Abigail Solomon-Godeau – Inside/Out

Abigail Solomon-Godeau was identified as an important aspect to research for my symposium, however I was struggling to find the particular essay ‘Inside/Out’ anywhere online or in a library. Anthony then suggested I look at the book Basic Critical Theory for Photographers by Ashley la Grange, who has analysed this essay and posed some interesting questions. The following text is the important parts I picked out which were relevant and could be included in my paper.

Solomon-Godeau considers Susan Sontag’s ‘On Photography’ to be a perceptive critique of Diane Arbus’ work; in reference to colonisation and how this concept has impacted on photography. Solomon-Godeau proposes an idea relating to the approach a photographer takes in order to represent a subject, to be ‘Inside’ or ‘Outside’. Diane Arbus represents the outsider approach, the ‘objective’ nature however results in a voyeuristic, tourist-like, imperialistic representation. The viewer is not presented with an informed impression and ultimately takes an interpretation that is not accurate. Sontag speculated that the camera frees the photographer from any responsibility towards the subject because of the distance it can create; a photograph can be taken of a subject without any involvement with them or their culture at all. Solomon-Godeau refers to this Inside/Out debate as a binary couple; this wording relates to Sausseure’s theory of language semiology. Overall the impression taken is that in the case of Arbus, the outsider approach is considered bad, an insider approach would be good.

Solomon-Godeau goes on to describe Sontag as a ‘humanist’ who addresses the ethics involved in representation. She introduces photographer and writer Martha Rosler as a practitioner who deals with the politics of photography. Rosler is aware of the outsider approach, a concept she labels ‘victim photography’. The alternative introduced to objective representation is self representation; a concept explored by photographer such as Nan Goldin and Larry Clark who are so involved in their subject matter that their work features self portraits. In the case of Nan Goldin especially it was noted that her participants regarded her camera as ‘a part of her’, instead of establishing a distance between the subjects, it helped to provide ‘clarity’ and an ’emotional connection’. This mode of photographing Solomon-Godeau refers to as ‘confessional’.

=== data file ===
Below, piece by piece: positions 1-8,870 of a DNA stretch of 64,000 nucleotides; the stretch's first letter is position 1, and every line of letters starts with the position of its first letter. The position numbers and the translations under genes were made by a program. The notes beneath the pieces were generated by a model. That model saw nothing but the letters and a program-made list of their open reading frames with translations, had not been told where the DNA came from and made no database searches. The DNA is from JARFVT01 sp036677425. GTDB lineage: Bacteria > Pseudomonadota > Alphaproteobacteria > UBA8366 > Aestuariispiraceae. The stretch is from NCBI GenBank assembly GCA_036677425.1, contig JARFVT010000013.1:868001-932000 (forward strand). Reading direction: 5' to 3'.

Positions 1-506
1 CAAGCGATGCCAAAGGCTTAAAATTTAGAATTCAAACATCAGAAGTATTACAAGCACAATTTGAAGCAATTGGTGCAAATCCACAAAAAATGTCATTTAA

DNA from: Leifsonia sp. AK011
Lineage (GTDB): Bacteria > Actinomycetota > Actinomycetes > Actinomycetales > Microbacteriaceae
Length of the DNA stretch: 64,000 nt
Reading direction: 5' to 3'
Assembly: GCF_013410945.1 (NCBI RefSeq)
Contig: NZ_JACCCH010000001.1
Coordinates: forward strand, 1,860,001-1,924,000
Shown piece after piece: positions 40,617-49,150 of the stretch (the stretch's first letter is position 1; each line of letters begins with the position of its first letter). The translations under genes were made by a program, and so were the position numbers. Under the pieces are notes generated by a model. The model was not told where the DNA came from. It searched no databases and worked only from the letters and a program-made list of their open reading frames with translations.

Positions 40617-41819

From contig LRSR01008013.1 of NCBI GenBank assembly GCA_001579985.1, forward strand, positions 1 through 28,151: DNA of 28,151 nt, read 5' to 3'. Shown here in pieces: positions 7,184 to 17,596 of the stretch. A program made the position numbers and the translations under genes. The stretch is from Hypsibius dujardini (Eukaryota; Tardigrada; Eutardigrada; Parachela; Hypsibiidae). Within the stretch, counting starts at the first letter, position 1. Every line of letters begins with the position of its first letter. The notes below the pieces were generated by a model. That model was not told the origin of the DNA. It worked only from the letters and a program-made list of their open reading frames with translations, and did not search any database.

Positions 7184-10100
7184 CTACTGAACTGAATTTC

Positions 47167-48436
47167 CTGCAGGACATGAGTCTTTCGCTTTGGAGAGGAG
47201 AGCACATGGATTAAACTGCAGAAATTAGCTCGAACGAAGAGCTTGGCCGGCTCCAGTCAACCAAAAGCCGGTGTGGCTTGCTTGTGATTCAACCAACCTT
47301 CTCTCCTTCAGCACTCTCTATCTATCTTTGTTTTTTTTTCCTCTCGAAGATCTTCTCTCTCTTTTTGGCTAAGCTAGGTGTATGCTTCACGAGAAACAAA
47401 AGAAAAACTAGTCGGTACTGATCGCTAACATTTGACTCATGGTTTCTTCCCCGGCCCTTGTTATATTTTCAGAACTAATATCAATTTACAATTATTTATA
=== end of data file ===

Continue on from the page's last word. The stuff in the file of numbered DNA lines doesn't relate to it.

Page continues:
However it is addressed by Solomon-Godeau that there is still a danger of the subject becoming an object or spectacle regardless of the approach from the photographer. She poses the question ‘does a photographic representation constitute an effective intervention’. Certainly in the case of sexuality there can be no objective or neutral approach because the concept is internal, photography in an art or reportage context can only depict the external appearance. The limitations of photography as a descriptor is a concept Martha Rosler explored in her work ‘The Bowery in two adequate descriptive systems’. The work consists of photographs which avoid the obvious visual representation, for example a instead of a photograph of an alcoholic, there is a photograph of the doorways they often spend time in. Along with this are a series of words that aim to describe the concept of the alcoholic through association. Rosler proposes that a photograph and text alone are not effective enough as descriptive systems however Solomon-Godeau questioned whether combining them would be sufficient enough. Solomon-Godeau identified that by avoiding the obvious mode of representation, Rosler prevented her work from being ‘mindlessly consumed’. Perhaps in the world of mass image culture, there is a need to avoid the obvious representation to encourage the viewer to spend more time investing in the work to draw an interpretation.